Latest posts by Wintersong

Talkback: Japanese knotweed

Posted: 04/05/2012 at 14:18

Yes that's exactly how to do it properly, and you can't throw the stuff in rubbish bins either in case it regrows. Burn burn burn it.

You know we introduced this thug as a garden plant back in the day? Jeeese.

May In Your Garden

Posted: 04/05/2012 at 13:49

A spot of sunbathing?

I opted for the garden instead of the garden centre because I'm so far behind!

Planted out three rows of beets, a row of leeks and there's a rows space left for something surprising or herby from the garden centre as long as it fits in me crop rotations.

Sweetcorn have gone in the free bed with milk cartons over them because they are a little tender still and the strawberries I bought on a whim have been planted out next to the to grow on a year before cropping.

Other bed is free for me french beans, but not yet whilst the fifth one is full of rotten pampas grass at the moment since its got no soil in it and I need to store the mountain of organic matter ready to mulch the sun border when Im ready.

One more dig over there, and bit of leveling and raking, then the mulch will go down for the summer and someone chop my hands off if I start planting in it before autumn!

What's the weather like in your area?

Posted: 04/05/2012 at 13:41

Beeb weatherman just said it was same weather conditions as Christmas day

Feels like it, woolly socks for me today since my feet were freezing in me wellies. Very grey day, threatening to rain, ground soaking wet in Kent.

May In Your Garden

Posted: 04/05/2012 at 09:28

Nice to meet you, Woo2.

I have a 100ft garden in Kent that I started from scratch 17yrs ago but only recently managed to reach the bottom with landscaping, so my garden is a mix of very mature top and very new bottom. I buy plants whenever have spare cash and although I have read all the books and do plenty of research, I'm still learning. This forum is great for that, and so is GW on the Beeb.  

Your garden sounds really interesting, would love to see it and would never get bored of discussing it

Talkback: Oriental poppies

Posted: 03/05/2012 at 23:21

Mrs Perry is a stunner! 

I started with one single poppy and now have two very established clumps. So easy to grow but be warned they have deep taproots and even if you think you've dug them up, they often grow back! Good way to make more though.

May In Your Garden

Posted: 03/05/2012 at 16:56

 In the very early days we bought twigs and I learnt how to take cuttings etc from family and friends gardens, but no-one had an interest like me or as big a garden to fill.

Since then, I've relied on annuals to fill ugly gaps and divided plants recklessly to bulk up a bit whilst every plant I buy at the garden centre is a larger version to be propagated from, or a smaller one I'm patient enough to grow on, such as my half dead bargain clematis that are doing amazingly well. I've also used ebay, got myself a brilliant bunch of Sissyrinchium really cheap last summer that will be divided this year already.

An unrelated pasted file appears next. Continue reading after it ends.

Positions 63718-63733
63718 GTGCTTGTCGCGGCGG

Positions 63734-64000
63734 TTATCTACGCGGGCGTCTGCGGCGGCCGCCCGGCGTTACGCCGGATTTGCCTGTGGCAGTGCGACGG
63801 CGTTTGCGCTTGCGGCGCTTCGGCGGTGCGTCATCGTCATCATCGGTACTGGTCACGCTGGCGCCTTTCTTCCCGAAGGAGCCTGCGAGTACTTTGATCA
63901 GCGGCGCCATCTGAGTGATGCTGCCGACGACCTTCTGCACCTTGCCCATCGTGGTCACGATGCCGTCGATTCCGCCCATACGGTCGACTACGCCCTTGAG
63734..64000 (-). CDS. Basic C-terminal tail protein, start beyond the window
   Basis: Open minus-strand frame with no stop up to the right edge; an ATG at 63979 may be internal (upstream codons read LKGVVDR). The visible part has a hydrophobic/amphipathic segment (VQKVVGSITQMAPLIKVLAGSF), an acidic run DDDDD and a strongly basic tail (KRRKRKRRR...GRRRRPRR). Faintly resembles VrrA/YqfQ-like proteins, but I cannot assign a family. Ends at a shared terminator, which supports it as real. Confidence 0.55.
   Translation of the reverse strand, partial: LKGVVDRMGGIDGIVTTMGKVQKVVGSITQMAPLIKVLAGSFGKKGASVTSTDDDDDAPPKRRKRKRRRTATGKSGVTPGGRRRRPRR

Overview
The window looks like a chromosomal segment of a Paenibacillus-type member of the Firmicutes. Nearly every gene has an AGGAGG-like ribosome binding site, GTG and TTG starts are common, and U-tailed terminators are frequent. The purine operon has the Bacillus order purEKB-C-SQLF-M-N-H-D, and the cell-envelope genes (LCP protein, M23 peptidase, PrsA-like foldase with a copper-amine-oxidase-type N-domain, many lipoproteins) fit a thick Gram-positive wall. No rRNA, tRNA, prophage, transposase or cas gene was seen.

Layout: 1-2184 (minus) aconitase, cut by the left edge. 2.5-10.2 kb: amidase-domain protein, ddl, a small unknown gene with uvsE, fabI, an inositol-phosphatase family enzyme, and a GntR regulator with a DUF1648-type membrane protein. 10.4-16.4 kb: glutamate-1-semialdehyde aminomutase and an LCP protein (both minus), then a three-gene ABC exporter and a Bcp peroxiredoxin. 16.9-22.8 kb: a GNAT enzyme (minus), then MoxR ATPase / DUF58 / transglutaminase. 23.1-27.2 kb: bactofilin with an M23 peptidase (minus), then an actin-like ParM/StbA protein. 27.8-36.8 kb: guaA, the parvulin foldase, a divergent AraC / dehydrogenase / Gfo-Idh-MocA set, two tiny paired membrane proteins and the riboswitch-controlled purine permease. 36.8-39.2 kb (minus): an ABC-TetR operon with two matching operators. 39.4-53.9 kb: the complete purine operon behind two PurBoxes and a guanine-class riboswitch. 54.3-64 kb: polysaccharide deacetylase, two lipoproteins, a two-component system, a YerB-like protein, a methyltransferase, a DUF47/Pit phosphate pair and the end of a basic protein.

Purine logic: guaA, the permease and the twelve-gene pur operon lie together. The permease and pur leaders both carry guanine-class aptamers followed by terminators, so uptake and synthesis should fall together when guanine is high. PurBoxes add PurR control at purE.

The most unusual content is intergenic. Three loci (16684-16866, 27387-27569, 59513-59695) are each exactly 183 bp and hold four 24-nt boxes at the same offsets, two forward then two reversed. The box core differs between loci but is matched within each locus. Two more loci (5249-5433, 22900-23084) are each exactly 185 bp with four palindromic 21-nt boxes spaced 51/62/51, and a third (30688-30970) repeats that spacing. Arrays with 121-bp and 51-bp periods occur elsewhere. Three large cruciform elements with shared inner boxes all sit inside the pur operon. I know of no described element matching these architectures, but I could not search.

I like large groups of plants but I really wish I could swap plants a bit. I give plants away all the time but never seem to get any back

May In Your Garden

Posted: 03/05/2012 at 15:52 it is no longer a problem?  

It's funny how young children ruin all your stuff and spend all your money, but once they are older or left home, the garden can be nurtured and spoilt rotten.

I can't go two weeks without buying a plant, but they are just the best thing to put a smile on my face.

May In Your Garden

Posted: 03/05/2012 at 15:22

Not a football or trampoline in sight

garden is just grass!!!!

Posted: 03/05/2012 at 15:18

Dig it. Add organic matter (from the chicken pen and more) and plenty of grit. You want to open the soil up. Clay sticks in sodden clumps that can be easily compacted and whilst it can be fertile, it needs breaking up into small pieces and keeping light and fluffy.

No walking on the bed, use boards to disperse your weight evenly and really don't scrimp on the organic matter and grit. It's really hard work, but the plants will struggle without an investment of hard work first.

I'd also mulch the bed once you've prepared it, clay can bake solid in the summer.

That's all I know, thankfully I have sticky sand that turns to dust without mulch but is easy to dig.

May In Your Garden

Posted: 03/05/2012 at 15:06

@HyppyByker, thanks!

@Kate, Oldest son lives with his girlfriend and is currently training to be a teacher. Middle son lives away from home also and is finishing uni this year whilst the youngest is in his teens, currently studying to get into uni in two years time.

All smashing young men who love their mum

Discussions started by Wintersong

Whats wrong with my hosta?

It's half the size of last year 
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Before and After

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June in Your Garden!

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Chelsea Chop

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What's it like in your garden?

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Last Post: 05/05/2012 at 23:16

Ooh ooh so excited!

New border 
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Last Post: 25/04/2012 at 20:35

Talkback: Informal planting

Andy said "Basically, it’s like a collage of pictures stuck on a bit of paper, except I do it in Powerpoint on a computer." It's an incredi... 
Replies: 2    Views: 445
Last Post: 23/04/2012 at 18:24

Why Miss Bateman?

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Last Post: 17/05/2012 at 19:08

Phormium newbie

Replies: 2    Views: 1141
Last Post: 15/04/2012 at 09:45
10 threads returned